Theater Review - Alladin (NY)

Disney Theatrical Productions has opened a new production at the New Amsterdam Theatre on Broadway. It is the same gorgeous theater which housed “The Lion King” and “Mary Poppins,” two awesome musicals. This time, it is presenting “Aladdin,” based on the film of the same name. While it does not compare to the two aforementioned shows, it is full of energy and vitality and to its credit, it stresses the message of independence, women's rights, and telling the truth.  


They've put a great deal of money into this production; the costumes by Gregg Barnes, which appear and disappear on bodies instantaneously, are sensational, and lit by Natasha Katz the scenic design by Bob Crowley is multi-faceted covering many locations. Directed and Choreographed by Casey Nicholaw, who is a master of speed and light, the dancing is nimble and demanding. However, the score by Alan Menken (Music), Howard Ashman and Tim Rice (Lyrics)  with a Book and additional lyrics by Chad Behuelin is mediocre, except for “A Whole New World.”  At one point, an excerpt from  “Beauty and the Beast,” is sung, reminding us of how beautiful that score was.                                       


Set in the fictional land of Agrabah,  we meet the street urchin, Aladdin, a very cute, ever-smiling Adam Jacobs, helped by his three talented friends, Babkak (Brian Gonzales), Omar (Jonathan Schwartz),  and Kassim (Brandon O'Neill), who are thieves. They never stop running around and telling bad jokes.  When Aladdin happens to meet Jasmine, a pretty, perky Courtney Reed, he does not know she is a princess, who is being forced to find a prince to marry. They fall in love, and he meets a Genie, who is master of all. James Monroe Iglehart is such a big man with a big voice; he really fills that bill with heart. We remember him well from the award-winning musical,” Memphis.” Here, he is the narrator, and leads the huge opening number, “Arabian Nights,” followed by “Friend Like Me,” and a new number, “Somebody's Got your Back.” Genie leads Aladdin to the Cave of Wonders where a lantern holds three wishes.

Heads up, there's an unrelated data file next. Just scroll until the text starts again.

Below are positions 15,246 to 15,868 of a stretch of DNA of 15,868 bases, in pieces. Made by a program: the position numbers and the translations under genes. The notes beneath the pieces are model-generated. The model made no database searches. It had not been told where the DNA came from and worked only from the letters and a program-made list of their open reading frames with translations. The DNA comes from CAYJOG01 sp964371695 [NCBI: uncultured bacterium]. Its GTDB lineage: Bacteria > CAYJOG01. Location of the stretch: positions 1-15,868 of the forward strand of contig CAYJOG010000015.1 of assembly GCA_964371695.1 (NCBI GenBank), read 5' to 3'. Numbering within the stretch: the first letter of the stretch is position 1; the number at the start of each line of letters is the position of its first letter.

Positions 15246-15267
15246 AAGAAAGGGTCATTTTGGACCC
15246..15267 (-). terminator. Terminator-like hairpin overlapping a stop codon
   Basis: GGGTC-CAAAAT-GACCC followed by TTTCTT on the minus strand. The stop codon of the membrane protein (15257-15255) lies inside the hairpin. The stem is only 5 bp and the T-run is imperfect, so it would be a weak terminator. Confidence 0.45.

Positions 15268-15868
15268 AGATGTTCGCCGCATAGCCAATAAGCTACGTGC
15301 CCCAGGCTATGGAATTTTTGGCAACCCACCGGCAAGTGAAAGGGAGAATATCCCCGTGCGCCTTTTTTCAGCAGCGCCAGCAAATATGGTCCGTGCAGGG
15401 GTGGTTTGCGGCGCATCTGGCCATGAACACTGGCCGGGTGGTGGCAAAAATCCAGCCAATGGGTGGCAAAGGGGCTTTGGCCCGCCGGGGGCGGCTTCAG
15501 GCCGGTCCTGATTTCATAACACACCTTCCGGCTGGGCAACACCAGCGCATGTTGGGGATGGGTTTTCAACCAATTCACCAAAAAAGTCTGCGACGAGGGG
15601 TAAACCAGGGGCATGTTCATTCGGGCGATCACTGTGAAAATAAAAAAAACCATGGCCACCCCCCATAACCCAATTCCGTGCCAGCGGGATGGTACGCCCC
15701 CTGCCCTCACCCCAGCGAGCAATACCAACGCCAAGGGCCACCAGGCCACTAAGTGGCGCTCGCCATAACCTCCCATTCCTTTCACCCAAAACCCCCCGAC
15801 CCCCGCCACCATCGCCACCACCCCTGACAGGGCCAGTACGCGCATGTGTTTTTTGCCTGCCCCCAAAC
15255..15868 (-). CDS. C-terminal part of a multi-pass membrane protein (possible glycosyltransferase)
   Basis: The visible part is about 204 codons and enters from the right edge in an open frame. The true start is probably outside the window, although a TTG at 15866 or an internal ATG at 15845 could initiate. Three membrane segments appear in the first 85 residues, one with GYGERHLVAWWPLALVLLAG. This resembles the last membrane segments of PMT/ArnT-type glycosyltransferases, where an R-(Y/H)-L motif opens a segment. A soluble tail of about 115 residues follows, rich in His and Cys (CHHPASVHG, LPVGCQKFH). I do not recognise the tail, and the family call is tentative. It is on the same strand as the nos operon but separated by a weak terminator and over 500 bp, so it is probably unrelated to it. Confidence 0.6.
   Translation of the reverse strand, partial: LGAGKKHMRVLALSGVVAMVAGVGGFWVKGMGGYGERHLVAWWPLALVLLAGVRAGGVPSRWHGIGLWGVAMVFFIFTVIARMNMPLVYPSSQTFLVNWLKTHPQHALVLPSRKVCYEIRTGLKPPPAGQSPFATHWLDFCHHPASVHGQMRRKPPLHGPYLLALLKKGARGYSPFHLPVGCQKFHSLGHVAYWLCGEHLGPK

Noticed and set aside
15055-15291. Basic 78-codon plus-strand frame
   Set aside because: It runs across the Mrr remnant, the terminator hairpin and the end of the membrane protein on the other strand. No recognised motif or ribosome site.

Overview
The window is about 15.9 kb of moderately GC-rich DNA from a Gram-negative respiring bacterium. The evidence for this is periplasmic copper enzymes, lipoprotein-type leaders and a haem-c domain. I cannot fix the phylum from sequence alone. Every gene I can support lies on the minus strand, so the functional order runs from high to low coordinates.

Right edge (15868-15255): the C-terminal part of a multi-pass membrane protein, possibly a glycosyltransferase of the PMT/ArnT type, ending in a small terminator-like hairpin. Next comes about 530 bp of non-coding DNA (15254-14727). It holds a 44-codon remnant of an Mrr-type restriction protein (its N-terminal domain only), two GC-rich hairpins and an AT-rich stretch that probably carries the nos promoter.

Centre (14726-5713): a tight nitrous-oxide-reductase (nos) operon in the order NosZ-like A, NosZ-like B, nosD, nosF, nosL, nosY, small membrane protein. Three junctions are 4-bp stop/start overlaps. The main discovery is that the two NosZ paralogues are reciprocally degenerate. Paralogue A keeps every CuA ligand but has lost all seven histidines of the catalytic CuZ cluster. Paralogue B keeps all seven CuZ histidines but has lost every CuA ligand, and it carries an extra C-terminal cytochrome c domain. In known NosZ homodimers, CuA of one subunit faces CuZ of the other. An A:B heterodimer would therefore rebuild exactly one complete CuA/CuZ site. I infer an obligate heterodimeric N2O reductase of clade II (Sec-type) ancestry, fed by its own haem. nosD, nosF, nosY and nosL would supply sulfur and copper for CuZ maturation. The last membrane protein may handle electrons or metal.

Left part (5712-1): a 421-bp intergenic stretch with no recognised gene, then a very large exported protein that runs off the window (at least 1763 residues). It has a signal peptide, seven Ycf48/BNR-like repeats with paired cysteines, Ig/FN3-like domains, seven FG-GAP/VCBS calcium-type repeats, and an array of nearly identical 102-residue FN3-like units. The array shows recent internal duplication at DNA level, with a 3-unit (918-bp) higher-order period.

Meanwhile, it takes Jasmine's dad, the Sultan, an authoritative Clifton Davis, some time to understand what Jamsine needs: Aladdin and her right to rule the kingdom. Jonathan Freeman, who was the voice of Jafar in the film, is the heavy here, aided by his snively sidekick, Iago, Don Darryl Rivera; they do everything to hurt Aladdin and Jasmine.


“Aladdin” is associated with a magic flying carpet. I would have liked a technicolor one, but this one is dark to cover the technical stuff, flying through a sky sparkling with stars and planets.  “Aladdin” has its moments, some very pleasant, some too busy, busy, busy.


At the New Amsterdam, “Aladdin.”         

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